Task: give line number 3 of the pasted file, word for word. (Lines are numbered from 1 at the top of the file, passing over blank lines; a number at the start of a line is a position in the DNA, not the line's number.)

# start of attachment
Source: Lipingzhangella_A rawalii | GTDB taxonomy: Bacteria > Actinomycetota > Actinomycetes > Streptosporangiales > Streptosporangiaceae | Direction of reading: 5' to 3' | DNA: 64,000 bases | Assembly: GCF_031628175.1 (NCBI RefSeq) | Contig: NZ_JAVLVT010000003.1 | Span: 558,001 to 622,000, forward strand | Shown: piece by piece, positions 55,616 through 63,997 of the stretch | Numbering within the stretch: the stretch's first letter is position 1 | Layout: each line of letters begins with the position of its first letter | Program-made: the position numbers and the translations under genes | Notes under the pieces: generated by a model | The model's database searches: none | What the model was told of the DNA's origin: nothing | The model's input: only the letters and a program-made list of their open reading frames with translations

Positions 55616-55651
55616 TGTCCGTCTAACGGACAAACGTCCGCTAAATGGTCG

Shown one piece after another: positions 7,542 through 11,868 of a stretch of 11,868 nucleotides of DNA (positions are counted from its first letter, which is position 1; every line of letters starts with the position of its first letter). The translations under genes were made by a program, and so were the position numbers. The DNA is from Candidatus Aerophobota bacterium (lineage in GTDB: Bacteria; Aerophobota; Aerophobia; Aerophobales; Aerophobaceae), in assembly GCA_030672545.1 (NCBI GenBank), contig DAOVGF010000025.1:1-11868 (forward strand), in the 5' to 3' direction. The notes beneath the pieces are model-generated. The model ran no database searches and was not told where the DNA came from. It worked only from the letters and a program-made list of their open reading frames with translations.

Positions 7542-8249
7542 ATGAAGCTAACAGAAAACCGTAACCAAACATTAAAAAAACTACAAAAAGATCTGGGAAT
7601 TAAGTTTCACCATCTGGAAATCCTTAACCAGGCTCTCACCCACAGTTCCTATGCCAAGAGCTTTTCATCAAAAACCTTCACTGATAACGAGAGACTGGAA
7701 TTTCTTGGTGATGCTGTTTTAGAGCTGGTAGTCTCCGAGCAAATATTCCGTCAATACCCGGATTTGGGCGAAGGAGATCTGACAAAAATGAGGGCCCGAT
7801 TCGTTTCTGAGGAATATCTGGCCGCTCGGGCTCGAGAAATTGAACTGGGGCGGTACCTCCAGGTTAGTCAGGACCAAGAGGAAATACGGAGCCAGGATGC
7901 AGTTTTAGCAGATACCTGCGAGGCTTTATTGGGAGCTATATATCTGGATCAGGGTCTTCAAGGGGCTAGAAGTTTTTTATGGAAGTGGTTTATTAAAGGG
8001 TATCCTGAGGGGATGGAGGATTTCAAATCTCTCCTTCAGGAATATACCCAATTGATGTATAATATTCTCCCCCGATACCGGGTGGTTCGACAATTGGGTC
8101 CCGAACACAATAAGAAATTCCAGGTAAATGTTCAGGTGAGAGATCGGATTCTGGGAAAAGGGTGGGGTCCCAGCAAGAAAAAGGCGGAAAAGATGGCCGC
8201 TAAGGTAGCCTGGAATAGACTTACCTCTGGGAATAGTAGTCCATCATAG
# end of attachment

55616 TGTCCGTCTAACGGACAAACGTCCGCTAAATGGTCG